Your conference budget template (with tips)

3 minute read

Creating a detailed conference budget is a vital part of the planning process. We’ve created a conference budget template to help. 

Your conference budget plays a key role in your conference planning and management tasks. If you don’t have a centralised place to manage your costs, important expenses might slip through the cracks and push you beyond your budget. 

No two conference budgets are identical, planners range from being conservative to creative with their spending. But it’s important you have a good understanding of key markers, like at what point your conference will be running at a loss, breaking even, or making a profit. 

Before we take a look at our conference budget template, here are some tips to help you create an accurate budget for your research conference.

1. Get feedback on last year’s conference

There can be a fair bit of guesswork involved in event budgeting, especially if you’re organising a first-time event. If the conference has taken place previously, eliminate some of this guessing by getting as much feedback as you can from last year’s chair. 

(And while you’re at it, it’s worth chatting to last year’s chair about a number of other issues around conference planning. Like how they promoted their event or managed exhibitors, just add budgeting to the list. )

If last year’s conference was similar in format, all you may have to do is edit your budget from last year. A good suggestion to help you critique your conference budget each year is to add two extra columns to your spreadsheet: one for actual costs and the other for estimated costs. This will help you understand how accurate your estimations are and help you stay on budget. 

2. Separate your fixed costs from your variable costs

To help you keep track of your expenses, your conference budget should include a combination of fixed costs and variable costs

Fixed costs: For the most part, these costs won’t change. Regardless of how many delegates attend, you’ll need a venue, AV and room setup.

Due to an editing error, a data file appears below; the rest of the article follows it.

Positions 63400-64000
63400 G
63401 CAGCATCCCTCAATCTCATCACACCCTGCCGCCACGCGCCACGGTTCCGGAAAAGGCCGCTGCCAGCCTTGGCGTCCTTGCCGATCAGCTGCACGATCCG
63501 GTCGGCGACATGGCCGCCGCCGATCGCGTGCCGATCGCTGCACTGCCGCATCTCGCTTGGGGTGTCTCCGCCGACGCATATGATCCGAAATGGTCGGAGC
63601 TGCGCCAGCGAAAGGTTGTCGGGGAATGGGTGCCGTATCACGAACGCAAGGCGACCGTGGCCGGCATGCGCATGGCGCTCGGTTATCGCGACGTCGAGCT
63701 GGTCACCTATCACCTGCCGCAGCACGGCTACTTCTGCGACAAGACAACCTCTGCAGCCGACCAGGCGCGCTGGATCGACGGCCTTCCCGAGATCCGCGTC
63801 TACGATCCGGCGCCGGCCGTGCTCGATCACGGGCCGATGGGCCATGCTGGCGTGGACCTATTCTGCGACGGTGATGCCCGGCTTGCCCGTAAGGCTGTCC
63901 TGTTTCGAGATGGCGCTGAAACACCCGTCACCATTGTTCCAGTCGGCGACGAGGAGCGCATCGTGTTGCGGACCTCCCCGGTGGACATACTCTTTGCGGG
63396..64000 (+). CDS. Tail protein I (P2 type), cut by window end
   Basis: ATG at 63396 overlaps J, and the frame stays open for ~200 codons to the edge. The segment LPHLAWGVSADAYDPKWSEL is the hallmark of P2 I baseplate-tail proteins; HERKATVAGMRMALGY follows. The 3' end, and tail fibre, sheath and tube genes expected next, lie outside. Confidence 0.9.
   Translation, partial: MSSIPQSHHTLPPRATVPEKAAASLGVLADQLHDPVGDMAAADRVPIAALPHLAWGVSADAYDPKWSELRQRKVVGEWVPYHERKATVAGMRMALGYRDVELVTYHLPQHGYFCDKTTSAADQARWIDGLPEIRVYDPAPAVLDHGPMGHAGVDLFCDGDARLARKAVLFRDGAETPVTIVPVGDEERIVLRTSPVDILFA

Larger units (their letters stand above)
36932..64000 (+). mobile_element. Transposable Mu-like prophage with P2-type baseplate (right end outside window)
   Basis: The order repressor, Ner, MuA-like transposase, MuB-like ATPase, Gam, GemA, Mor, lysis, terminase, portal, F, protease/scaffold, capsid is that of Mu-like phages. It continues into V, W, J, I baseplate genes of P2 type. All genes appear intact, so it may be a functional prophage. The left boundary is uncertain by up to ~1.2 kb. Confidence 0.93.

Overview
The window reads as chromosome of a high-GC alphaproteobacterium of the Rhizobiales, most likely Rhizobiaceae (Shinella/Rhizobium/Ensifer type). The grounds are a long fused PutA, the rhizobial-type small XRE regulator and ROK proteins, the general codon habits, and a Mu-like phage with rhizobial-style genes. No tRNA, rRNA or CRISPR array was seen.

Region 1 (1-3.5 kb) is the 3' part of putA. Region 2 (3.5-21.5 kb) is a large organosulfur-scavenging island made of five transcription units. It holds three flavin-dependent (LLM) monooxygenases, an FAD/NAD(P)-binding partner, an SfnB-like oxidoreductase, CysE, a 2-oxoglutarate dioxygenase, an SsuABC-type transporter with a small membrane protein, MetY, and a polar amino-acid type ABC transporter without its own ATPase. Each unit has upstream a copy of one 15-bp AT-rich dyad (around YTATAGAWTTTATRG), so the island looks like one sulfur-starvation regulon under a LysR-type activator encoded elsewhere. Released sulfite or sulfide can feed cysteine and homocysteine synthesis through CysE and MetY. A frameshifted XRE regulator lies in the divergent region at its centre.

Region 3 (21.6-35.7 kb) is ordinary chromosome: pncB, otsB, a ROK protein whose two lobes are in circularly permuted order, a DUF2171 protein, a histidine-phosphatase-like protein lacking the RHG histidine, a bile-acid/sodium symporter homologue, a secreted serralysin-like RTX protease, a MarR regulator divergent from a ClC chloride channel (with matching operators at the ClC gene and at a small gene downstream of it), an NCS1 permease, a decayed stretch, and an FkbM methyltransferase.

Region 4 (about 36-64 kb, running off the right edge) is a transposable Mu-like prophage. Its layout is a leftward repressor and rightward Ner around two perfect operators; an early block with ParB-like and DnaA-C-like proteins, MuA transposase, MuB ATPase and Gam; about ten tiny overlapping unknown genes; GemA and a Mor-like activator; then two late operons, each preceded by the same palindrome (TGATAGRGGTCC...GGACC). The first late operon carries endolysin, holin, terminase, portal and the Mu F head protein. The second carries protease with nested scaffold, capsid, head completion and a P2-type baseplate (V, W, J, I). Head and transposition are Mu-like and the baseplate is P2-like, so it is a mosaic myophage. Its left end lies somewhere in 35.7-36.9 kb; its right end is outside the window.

Variable costs: These will depend on delegate numbers and will cover things like catering and transport.

And some of your budgetary costs may also include a fixed and a variable element, for example, a professional conference organiser may charge a fixed fee as well as a per-delegate charge.

3. Build contingency into your budget

No matter how well you plan your event, there will likely be unforeseen elements. And it’s important your conference budget can handle them. Conferences are complicated machines and you don’t want to risk being caught out by unpredictable costs.

So include around 15% of your total costs to cover the unexpected: like overtime for staff, extra supplies or currency fluctuations. You need some space for your budget to breathe.

 

 

4. Include the cost of conference technology

A good abstract management system, registration system and mobile app will help eliminate the manual tasks of research conferences. They’ll also provide you with rich data and save you money on big-budget items like printing. The right conference software can eliminate a lot of late nights, uninspiring work, and admin stress. Which means you can focus on your #1 priority: organising a great conference.

 We believe sourcing conference technology should be as much a part of your planning as setting a conference date. Not all systems are the same, some conference tech is designed for all types of events and other types specialise in peer review. So it’s important you’re clear on exactly what you need for your event and fit the cost of suitable software within your budget constraints from the outset.

5. Check if you qualify for tax exemptions

If your conference is organised through a non-profit organisation, you may qualify for tax exemptions on goods and services. Before you create your conference budget, check if you qualify. 

If you don’t, be sure to include tax in your budget. And if you’re organising an international conference make sure you put some work into understanding how tax exemptions for non-profits work in your host country. 

6. Use our conference budget template

Once you’ve got a good idea of your main costs and income, use our free conference budget template to create your own. Click the image below to download our template.

Screenshot of the conference budget template showing income from fees, workshops and social events

(Click the image to download)

Once you’ve filled in the budget template, your conference budget should look something like this

— Your fixed costs, probably around 35% of your budget costs

— Your variable costs, probably around 50% of your budget costs

— A contingency, probably around 15% of your budget costs

Update your conference budget as you go. Regularly review your spending and your income so you know at what point you can begin to enhance your event or to cut back on costs.

Dee McCurry

Dee moved back from London to help Ex Ordo tell their story. Although she finds it tough to find turmeric lattes and other hipster nonsense in Galway, she enjoys writing about the weird and wonderful world of research conferences.